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Mexico: Democracy Interrupted

Copyright Date: 2012
Published by: Yale University Press
Pages: 320
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  • Book Info
    Book Description:

    In 2000, Mexico's long invincible Institutional Revolutionary Party (PRI) lost the presidential election to Vicente Fox of the National Action Party (PAN). The ensuing changeover-after 71 years of PRI dominance-was hailed as the beginning of a new era of hope for Mexico. Yet the promises of the PAN victory were not consolidated. In this vivid account of Mexico's recent history, a journalist with extensive reporting experience investigates the nation's young democracy, its shortcomings and achievements, and why the PRI is favored to retake the presidency in 2012.

    Jo Tuckman reports on the murky, terrifying world of Mexico's drug wars, the counterproductive government strategy, and the impact of U.S. policies. She describes the reluctance and inability of politicians to seriously tackle rampant corruption, environmental degradation, pervasive poverty, and acute inequality. To make matters worse, the influence of non-elected interest groups has grown and public trust in almost all institutions-including the Catholic church-is fading. The pressure valve once presented by emigration is also closing. Even so, there are positive signs: the critical media cannot be easily controlled, and small but determined citizen groups notch up significant, if partial, victories for accountability. While Mexico faces complex challenges that can often seem insurmountable, Tuckman concludes, the unflagging vitality and imagination of many in Mexico inspire hope for a better future.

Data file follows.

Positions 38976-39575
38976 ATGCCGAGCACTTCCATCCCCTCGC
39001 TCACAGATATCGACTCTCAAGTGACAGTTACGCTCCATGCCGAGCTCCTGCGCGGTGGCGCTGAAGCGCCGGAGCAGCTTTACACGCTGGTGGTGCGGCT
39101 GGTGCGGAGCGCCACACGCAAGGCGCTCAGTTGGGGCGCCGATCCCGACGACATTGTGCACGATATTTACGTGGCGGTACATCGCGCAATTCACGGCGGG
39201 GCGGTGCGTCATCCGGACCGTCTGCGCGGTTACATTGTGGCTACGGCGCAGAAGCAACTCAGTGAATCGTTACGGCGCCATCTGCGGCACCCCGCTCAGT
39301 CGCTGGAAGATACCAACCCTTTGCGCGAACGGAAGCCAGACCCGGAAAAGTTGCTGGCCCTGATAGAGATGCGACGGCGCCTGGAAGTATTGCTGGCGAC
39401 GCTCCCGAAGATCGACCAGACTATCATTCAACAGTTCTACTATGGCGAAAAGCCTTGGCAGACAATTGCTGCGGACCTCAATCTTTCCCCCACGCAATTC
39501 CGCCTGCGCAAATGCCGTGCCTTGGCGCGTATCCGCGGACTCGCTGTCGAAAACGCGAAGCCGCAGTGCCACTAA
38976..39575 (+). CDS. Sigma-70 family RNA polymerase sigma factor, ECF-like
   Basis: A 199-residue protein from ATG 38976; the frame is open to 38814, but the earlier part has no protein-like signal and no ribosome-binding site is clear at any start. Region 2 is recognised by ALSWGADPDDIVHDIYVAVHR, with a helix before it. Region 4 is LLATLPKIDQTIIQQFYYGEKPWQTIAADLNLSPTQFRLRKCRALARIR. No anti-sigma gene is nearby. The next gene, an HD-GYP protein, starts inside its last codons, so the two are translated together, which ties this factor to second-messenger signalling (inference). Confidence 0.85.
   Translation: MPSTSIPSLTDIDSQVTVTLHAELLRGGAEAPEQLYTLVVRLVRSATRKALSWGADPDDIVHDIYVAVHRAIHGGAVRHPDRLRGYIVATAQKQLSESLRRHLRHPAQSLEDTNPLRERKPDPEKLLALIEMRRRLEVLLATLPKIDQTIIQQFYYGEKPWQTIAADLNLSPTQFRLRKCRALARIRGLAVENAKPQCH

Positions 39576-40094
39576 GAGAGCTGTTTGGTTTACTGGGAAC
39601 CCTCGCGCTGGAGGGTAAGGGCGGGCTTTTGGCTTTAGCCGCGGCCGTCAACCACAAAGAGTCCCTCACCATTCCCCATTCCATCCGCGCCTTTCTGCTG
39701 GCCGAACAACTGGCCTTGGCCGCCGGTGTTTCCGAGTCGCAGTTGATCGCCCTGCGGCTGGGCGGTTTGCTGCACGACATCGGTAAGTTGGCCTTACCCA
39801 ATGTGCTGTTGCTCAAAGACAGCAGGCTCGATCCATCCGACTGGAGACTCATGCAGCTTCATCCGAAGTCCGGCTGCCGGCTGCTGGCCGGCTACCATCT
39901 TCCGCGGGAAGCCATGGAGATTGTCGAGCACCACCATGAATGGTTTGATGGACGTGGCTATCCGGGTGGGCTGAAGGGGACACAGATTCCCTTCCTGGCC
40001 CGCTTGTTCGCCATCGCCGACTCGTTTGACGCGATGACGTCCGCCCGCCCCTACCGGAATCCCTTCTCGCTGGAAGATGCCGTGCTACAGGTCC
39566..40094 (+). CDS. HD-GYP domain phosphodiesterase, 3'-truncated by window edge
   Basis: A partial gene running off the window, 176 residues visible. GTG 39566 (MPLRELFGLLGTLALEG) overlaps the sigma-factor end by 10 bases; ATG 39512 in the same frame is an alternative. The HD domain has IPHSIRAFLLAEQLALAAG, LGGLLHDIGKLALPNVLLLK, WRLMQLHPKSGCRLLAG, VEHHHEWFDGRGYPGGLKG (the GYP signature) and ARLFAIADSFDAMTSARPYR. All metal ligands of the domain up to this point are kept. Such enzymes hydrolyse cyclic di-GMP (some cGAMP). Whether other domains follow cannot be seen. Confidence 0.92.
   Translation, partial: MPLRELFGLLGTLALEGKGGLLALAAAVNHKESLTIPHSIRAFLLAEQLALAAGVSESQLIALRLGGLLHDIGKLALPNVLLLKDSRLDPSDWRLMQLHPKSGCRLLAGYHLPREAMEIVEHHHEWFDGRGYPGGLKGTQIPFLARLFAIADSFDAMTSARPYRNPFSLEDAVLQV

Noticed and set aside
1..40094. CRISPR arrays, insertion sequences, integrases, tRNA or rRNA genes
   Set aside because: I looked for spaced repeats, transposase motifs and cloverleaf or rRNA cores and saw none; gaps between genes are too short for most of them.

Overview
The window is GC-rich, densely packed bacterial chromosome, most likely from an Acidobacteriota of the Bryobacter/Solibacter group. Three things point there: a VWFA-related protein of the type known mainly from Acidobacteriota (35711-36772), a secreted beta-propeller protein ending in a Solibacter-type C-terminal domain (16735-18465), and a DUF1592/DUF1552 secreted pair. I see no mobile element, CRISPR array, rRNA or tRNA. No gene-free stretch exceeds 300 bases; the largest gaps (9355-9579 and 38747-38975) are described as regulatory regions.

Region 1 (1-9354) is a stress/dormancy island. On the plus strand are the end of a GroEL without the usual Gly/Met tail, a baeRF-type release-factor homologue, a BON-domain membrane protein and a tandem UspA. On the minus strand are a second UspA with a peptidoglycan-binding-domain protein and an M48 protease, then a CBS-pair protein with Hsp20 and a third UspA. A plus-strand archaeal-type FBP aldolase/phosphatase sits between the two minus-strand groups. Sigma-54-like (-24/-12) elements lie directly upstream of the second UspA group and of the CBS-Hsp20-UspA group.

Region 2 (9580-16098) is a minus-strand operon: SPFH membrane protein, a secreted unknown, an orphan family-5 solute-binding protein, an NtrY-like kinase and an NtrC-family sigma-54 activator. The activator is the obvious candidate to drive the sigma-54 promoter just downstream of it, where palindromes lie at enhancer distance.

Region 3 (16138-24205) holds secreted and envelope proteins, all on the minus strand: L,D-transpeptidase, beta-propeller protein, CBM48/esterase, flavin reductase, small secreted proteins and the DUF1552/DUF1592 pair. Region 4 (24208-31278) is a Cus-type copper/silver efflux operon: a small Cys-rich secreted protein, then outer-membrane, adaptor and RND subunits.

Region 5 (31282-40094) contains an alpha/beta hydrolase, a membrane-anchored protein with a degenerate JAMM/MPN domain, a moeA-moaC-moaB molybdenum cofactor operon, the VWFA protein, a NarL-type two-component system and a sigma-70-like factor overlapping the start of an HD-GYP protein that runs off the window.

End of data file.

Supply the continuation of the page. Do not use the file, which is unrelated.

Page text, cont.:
eISBN: 978-0-300-16032-1
    Subjects: History, Political Science

Table of Contents

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  1. Front Matter
    (pp. i-iv)
  2. Table of Contents
    (pp. v-v)
  3. List of Illustrations
    (pp. vi-vi)
  4. [Illustrations]
    (pp. None)
  5. Acknowledgements
    (pp. vii-vii)
  6. [Map]
    (pp. viii-viii)
  7. Introduction
    (pp. 1-17)

    There were no shots fired as Mexican democracy dawned in the year 2000, after seven decades of political hegemony exercised by the Institutional Revolutionary Party (PRI). There were no carnations in gun barrels, no failed coups, no tortuously negotiated flights into exile and no UN resolutions. Millions did not take to the streets. Instead there was one brief television message shortly before midnight on 2 July and some horn-honking in the streets.

    Looking straight into the camera, President Ernesto Zedillo Ponce de León sat in front of a portrait of Benito Juárez, the nation’s most revered hero, and announced that...

  8. CHAPTER 1 Narco Trouble
    (pp. 18-51)

    Dawn was just breaking when the first contingent of gunmen gathered at the entrance to the sleepy northern mountain town of Creel, the gateway to the spectacular Copper Canyon tourist railway. At first, the collection of figures with assault rifles slung across their backs did not do much to get noticed. They were not hiding either. They seemed to be just hanging out, watching their breath condense in the early morning air.

    In the front passenger seat of a sports utility vehicle (SUV) was a round-faced man with straight eyebrows, who appeared to be in charge. At one point he...

  9. CHAPTER 2 Political Wastelands
    (pp. 52-83)

    The fire started in a government warehouse and spread quickly to the next-door day-care centre, converted from a factory. The flames were initially trapped between the corrugated iron roof and a false ceiling, but soon dark smoke started billowing into the areas where the toddlers and babies were settling down for their siesta. The flaming toxic material itself began falling down soon after that.

    The centre’s workers desperately ferried children out, but they did not have time to rescue them all. The choking atmosphere, decreased visibility, an emergency exit that would not open and a narrow front door did not...

  10. CHAPTER 3 The Misrule of Law
    (pp. 84-116)

    In his 1997 book,The Imperial Presidency, historian Enrique Krauze describes the PRI regime at its height as a kind of political solar system. The president – the sun – provided the guiding force for almost everybody, from the governors to the intellectuals, the unions to the Church, and the media to the opposition political parties. They moved around the system with differing degrees of subordination to the centre, he writes, but their movements were always controlled to some degree.